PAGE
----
Based on a groundbreaking study, analysing data on 200 management practices gathered over a 10 year period. Reveals the effectiveness of the 4+2 practices (4 primary and 2 of 4 possible secondary) practices that really matter –– the ones that, if followed rigorously, ensure sustained business success. With a new introduction by the authors. With hundreds of well–known management practices and prescriptions promoted by consultants and available to business, which are really effective and contribute to the growth and continued success of a company? Which do little or nothing? Based on the "Evergreen Project," a massive, 5 year study involving the business school faculties of ten universities, the authors set out to find the management practices that truly promote long–term growth and success. Their findings will revolutionize the art and practice of business management.The book shows that there are essentially six management practices that all successful companies must master simultaneously. They range from focusing on a strategy of growth to maintaining the depth and quality of human talent in the organization.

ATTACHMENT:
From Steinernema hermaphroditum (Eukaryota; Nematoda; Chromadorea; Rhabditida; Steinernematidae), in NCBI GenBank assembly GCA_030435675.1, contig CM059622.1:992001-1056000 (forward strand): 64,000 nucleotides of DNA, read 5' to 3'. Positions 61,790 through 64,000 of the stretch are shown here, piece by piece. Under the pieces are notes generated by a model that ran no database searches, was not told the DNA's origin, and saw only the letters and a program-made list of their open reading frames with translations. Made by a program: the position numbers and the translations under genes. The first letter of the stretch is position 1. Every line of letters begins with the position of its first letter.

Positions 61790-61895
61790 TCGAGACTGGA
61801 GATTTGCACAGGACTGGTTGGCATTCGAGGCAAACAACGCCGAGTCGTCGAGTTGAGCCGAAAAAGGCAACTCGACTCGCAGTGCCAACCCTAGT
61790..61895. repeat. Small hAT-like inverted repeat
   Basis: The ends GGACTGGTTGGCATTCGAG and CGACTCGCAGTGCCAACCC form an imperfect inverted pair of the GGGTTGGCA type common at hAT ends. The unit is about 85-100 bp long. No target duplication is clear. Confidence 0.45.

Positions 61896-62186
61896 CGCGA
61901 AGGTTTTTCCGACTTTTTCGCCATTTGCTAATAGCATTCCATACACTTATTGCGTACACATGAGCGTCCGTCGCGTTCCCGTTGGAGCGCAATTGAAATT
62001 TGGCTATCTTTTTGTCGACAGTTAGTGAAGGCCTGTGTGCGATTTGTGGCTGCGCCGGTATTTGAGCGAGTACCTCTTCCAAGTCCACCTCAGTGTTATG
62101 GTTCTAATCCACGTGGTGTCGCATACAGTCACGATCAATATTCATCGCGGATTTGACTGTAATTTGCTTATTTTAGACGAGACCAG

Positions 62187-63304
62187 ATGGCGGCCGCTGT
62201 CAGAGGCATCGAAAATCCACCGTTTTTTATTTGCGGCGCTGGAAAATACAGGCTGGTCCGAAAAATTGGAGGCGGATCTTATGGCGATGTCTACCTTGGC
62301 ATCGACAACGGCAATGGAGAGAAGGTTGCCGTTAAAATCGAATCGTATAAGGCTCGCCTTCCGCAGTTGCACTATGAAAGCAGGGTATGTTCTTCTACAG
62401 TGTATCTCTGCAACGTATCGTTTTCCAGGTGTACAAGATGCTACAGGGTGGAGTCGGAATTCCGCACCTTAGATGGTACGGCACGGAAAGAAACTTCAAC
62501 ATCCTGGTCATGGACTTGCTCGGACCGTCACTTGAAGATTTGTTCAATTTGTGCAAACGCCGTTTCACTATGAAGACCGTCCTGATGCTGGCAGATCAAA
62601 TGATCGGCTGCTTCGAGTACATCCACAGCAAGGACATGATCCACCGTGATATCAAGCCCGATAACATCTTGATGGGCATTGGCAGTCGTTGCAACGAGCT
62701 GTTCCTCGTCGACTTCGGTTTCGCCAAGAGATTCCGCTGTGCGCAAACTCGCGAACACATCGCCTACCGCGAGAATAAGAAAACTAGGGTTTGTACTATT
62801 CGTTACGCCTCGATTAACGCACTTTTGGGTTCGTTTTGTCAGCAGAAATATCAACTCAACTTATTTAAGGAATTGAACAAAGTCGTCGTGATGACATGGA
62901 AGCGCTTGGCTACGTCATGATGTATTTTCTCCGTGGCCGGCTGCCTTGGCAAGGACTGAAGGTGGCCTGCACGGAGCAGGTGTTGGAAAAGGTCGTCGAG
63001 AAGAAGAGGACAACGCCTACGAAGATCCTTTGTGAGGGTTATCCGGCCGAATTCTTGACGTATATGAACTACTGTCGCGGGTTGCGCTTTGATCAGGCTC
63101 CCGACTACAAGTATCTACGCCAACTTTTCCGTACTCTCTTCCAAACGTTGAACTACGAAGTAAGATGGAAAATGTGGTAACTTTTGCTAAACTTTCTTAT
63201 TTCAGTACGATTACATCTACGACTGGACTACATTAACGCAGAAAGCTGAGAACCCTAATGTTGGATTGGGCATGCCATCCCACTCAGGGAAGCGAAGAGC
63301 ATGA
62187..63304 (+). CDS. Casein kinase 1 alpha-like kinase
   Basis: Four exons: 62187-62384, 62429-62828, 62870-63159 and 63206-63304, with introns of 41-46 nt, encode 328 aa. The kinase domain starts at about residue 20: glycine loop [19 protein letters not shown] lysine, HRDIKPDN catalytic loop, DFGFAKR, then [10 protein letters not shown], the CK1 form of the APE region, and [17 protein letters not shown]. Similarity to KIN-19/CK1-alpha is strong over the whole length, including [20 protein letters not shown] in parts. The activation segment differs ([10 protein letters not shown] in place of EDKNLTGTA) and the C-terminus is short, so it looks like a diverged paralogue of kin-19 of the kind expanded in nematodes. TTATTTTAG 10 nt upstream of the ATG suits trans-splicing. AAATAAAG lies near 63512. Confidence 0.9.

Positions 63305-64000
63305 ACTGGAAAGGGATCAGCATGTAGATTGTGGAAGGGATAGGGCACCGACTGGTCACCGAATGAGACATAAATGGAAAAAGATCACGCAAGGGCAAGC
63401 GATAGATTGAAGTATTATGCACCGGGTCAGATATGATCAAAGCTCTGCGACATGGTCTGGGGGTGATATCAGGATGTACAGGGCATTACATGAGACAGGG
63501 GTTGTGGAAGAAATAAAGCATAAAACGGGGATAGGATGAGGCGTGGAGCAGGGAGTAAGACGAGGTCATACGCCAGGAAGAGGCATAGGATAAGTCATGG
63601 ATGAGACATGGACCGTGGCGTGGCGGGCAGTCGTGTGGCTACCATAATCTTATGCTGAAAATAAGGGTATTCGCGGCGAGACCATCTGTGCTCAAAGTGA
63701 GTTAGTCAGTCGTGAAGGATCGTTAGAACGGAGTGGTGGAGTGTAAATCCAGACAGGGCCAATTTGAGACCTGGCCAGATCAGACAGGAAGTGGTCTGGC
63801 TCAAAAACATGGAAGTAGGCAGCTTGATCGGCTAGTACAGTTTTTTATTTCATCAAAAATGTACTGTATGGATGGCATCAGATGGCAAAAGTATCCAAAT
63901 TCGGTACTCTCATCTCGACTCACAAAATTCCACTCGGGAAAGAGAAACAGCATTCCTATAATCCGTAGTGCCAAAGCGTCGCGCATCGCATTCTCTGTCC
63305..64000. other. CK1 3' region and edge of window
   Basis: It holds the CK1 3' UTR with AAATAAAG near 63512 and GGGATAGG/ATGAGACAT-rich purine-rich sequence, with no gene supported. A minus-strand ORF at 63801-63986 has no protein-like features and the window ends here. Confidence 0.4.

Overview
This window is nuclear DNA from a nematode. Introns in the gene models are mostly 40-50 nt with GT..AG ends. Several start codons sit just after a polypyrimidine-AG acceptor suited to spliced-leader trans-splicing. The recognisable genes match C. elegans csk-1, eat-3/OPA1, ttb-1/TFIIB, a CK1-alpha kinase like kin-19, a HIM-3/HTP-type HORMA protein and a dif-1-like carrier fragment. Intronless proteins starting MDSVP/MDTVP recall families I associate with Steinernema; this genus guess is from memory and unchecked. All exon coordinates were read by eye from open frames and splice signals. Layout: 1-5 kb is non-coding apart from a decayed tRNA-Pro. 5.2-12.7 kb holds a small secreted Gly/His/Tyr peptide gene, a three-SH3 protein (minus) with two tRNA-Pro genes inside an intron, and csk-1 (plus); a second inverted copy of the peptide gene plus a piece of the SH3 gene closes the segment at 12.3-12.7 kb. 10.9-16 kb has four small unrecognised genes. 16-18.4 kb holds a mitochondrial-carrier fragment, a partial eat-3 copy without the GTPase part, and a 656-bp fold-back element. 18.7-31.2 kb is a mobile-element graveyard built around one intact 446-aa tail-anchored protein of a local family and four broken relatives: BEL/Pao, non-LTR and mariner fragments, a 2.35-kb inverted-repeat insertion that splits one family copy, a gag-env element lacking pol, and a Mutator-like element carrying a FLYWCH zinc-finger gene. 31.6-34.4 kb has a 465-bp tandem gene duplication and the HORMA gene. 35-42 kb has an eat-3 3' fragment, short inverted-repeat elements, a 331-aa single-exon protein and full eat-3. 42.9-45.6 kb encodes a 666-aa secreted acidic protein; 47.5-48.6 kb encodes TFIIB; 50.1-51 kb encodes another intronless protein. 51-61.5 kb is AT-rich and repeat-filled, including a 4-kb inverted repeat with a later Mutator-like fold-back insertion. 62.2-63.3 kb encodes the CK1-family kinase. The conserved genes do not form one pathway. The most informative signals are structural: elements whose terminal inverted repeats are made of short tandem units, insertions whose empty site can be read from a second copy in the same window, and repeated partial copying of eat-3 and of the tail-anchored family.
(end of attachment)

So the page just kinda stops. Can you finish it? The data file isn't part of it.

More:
Managers burned too often by following the latest highly touted formula for business success will welcome this cogent summary of a wide-ranging, systematic study about fundamental practices associated with long-term corporate health. Joyce, a Dartmouth business professor, and his collaborators surveyed hundreds of companies from 1986 to 1996 to correlate superior corporate performance with the companies' adherence to 200 commonly used practices. Companies they identify as winners consistently followed successful practices in all four of the primary areas (strategy, execution, culture and structure) and any two secondary areas (talent, leadership, innovation, and mergers and partnerships). The key to long-term success, they argue, is implementing effective programs in the six areas simultaneously. After analyzing the data, Joyce and his colleagues concluded that a company following this "4+2" formula over the 1986 1996 period had a better than 90% chance of being a winner. Anecdotes from the successful companies will interest general business readers, but the contrast with the experience of companies that stumbled should be particularly instructive. Replete with incisive discussions of various companies' approaches for each of the four primary and four secondary areas of practice, the book also offers summaries of the study results in table format. For managers who wonder how anybody can keep six areas of practice fine-tuned at the same time, the authors agree it may be a challenge, but point to their wealth of success stories to show it isn't impossible.